by Zoe Hughes
June 13, 2016

The Rise of Mexican Multifamily

Private real estate LPs and GPs are eyeing Mexico’s emerging multifamily development sector 

When it comes to Mexico and international investors, attention is firmly focused on the primary real estate food groups of industrial, hospitality, retail and office. Little is ever said about multifamily.

Indeed, over the past two years more than 37 percent of all cross-border capital targeting Mexico has been invested in the industrial sector, with hospitality, office, and retail attracting roughly 20 percent each. Multifamily didn’t even make the list, according to data provider RCA.

That lack of attention is starting to change though, with several private equity real estate GPs and LPs eyeing the country’s manufacturing base and growing urbanization and affluence as key demand drivers fueling multifamily growth.

Among them is Ivanhoe Cambridge, the C$55B [$43B] real estate investment subsidiary of Canadian pension plan La Caisse de Depot et Placement du Québec, which in 2014 bought a 50 percent stake in the Mexico residential and mixed-use development platform, MIRA.

Ivanhoe expects to invest up to $500M in MIRA, which was first launched by Denver-based private equity real estate firm Black Creek Group in 2007 and invests in multifamily as well as other residential development projects, as it develops condos and master planned communities, including tens of thousands of units in Monterrey, Mexico City, Cancun, Todos Santos, and Guadalajara.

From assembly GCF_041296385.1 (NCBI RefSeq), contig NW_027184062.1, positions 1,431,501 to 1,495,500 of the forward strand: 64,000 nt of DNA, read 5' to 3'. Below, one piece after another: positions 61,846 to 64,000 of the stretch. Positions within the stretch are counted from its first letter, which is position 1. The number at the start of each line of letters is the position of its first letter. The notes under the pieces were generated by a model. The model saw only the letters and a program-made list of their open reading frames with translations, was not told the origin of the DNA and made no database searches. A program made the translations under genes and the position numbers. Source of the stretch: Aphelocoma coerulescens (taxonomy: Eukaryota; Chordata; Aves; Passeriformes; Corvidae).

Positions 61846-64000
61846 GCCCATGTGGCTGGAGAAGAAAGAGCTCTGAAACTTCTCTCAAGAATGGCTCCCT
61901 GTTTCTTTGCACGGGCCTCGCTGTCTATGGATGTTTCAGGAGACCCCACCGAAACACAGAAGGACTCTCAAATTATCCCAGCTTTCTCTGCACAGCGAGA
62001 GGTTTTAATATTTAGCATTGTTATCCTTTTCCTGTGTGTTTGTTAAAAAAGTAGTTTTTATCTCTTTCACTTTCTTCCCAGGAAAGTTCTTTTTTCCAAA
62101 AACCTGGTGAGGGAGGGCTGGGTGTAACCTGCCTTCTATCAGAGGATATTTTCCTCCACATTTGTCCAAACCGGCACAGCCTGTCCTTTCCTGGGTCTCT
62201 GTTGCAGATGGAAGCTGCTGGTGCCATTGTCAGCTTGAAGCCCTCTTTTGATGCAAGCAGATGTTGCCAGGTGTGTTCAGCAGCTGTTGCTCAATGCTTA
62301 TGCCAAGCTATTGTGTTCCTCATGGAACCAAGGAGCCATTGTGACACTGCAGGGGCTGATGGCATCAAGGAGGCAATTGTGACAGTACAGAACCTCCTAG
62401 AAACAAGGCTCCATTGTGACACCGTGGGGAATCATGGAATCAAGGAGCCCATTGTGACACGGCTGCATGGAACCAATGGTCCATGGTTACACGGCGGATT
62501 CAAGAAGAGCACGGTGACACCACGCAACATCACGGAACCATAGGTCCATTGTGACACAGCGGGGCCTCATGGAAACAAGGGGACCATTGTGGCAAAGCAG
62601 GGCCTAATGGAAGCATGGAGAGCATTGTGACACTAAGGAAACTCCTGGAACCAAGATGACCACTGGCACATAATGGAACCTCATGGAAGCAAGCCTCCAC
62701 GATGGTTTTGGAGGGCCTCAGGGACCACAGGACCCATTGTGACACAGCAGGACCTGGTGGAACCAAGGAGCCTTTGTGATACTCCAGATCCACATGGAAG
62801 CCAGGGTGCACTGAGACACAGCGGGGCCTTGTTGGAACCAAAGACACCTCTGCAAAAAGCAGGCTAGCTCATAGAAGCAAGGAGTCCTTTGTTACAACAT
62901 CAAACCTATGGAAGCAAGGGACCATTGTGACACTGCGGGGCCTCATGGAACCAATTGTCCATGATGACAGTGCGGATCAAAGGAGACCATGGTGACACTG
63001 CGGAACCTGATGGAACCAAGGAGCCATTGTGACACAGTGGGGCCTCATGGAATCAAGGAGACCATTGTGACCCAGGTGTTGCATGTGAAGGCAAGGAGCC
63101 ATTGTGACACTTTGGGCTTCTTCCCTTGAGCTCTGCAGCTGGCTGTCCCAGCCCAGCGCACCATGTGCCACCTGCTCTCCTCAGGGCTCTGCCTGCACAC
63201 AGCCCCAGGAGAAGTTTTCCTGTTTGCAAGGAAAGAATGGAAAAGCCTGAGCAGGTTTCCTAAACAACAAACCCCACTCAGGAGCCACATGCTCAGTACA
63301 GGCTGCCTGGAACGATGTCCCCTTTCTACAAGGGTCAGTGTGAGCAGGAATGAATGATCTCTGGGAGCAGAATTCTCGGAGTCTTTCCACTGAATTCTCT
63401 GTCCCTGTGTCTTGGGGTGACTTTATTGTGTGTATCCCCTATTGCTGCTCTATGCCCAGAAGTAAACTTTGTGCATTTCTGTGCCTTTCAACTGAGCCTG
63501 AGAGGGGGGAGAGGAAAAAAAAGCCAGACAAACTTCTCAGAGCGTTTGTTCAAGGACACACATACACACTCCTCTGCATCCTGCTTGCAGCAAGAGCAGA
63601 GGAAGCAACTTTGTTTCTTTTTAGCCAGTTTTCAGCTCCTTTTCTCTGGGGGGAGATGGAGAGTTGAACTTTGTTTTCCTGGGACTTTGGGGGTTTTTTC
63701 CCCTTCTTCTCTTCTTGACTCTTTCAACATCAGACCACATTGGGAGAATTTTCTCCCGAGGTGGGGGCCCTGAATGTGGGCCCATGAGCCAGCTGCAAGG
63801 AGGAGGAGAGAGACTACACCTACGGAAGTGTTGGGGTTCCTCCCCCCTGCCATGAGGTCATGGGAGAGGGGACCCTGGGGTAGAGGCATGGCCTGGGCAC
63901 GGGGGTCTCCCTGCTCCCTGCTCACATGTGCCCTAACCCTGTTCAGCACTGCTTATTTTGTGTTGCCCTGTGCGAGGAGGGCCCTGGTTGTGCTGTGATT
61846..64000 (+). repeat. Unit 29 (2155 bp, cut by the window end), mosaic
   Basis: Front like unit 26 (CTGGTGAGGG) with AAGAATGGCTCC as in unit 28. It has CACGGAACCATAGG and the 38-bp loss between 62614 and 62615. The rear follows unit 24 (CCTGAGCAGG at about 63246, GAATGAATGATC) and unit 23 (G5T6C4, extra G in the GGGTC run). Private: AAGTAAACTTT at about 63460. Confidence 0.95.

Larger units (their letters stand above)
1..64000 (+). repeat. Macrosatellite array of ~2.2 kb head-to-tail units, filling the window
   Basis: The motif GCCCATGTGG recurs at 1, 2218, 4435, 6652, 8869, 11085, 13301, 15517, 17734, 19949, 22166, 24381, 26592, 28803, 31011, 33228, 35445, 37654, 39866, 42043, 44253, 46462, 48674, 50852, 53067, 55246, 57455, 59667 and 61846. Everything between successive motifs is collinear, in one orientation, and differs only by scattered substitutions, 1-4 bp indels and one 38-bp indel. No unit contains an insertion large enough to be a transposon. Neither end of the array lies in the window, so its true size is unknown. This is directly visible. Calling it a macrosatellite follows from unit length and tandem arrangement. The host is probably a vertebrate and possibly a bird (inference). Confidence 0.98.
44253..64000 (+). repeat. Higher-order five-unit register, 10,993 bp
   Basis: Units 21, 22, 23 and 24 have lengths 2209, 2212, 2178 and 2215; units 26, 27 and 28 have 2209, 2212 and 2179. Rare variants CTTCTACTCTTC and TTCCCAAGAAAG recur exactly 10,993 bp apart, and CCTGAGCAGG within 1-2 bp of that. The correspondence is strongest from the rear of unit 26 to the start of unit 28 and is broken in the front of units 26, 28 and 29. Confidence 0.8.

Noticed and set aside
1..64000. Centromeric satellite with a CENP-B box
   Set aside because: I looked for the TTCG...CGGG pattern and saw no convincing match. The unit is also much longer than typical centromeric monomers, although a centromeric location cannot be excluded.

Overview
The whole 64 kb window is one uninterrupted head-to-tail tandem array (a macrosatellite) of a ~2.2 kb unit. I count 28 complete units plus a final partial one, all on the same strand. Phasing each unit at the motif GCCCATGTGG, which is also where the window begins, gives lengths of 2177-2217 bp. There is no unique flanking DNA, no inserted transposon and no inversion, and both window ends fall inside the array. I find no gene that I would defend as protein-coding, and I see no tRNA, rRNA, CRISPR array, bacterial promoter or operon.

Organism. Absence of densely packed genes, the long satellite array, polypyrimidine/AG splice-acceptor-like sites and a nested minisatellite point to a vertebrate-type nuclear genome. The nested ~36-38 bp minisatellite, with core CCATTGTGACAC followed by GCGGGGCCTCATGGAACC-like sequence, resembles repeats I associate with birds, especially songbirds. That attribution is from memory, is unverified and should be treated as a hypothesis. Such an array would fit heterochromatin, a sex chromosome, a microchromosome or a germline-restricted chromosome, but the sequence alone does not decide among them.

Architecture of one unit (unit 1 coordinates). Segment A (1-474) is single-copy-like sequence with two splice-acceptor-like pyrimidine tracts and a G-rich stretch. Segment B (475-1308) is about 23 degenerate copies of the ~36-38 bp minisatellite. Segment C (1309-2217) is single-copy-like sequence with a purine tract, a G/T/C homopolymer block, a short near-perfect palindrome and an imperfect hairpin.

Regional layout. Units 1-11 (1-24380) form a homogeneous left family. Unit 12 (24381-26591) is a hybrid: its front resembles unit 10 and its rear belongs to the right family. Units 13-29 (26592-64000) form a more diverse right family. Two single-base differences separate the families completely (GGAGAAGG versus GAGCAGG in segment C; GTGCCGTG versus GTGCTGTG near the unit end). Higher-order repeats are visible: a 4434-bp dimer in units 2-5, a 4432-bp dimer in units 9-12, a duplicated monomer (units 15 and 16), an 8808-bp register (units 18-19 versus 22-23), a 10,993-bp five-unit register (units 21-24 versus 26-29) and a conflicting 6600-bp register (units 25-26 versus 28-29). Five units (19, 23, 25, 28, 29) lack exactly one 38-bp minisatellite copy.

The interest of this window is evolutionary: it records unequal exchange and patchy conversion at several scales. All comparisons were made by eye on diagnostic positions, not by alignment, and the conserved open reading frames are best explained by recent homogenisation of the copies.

“We continue to firm up our presence in Mexico, where the economy is expected to be robust,” says Rita-Rose Gagné, executive vice president, growth markets. “[Our] projects are focused primarily on residential, office, and commercial space in an urban environment, taking advantage of the growing trend toward urbanization.”

Black Creek did not respond to requests for comment, but the firm is “aggressively” focused on Mexico apartments, according to the firm’s website, with plans to grow a separate dedicated multifamily development platform, Gran Cuidad, to more than $1B in assets under management over the next six years.

At a 2015 National Multifamily Housing Conference, Seth Martin, president of the Pritzker Realty Group said the sheer lack of multifamily inventory in Mexico was one of the appealing facts about the sector.

A youthful population, a manufacturing-based economy, and a housing policy that was promoting urban core development was helping fuel demand for apartments, he said, but added: “[In an] entire country of 118M, [it] has six purpose-built multifamily properties.”

Mark Hafner, senior managing director-international at Greystar, one of the world’s largest managers and owners of multifamily apartments, agreed saying at the same event that despite Mexico’s 80 percent homeownership rate, demand for multifamily was a “law of numbers”.

“There are 23 million people in Mexico City,” Hafner said. “There are definitely some renters there.” Greystar currently manages six high-rise multifamily assets with a total of 1,814 units in Mexico City and Monterrey.

Private real estate LPs and GPs are eyeing Mexico’s emerging multifamily development sector, says an expert from Ivanhoe Cambridge.

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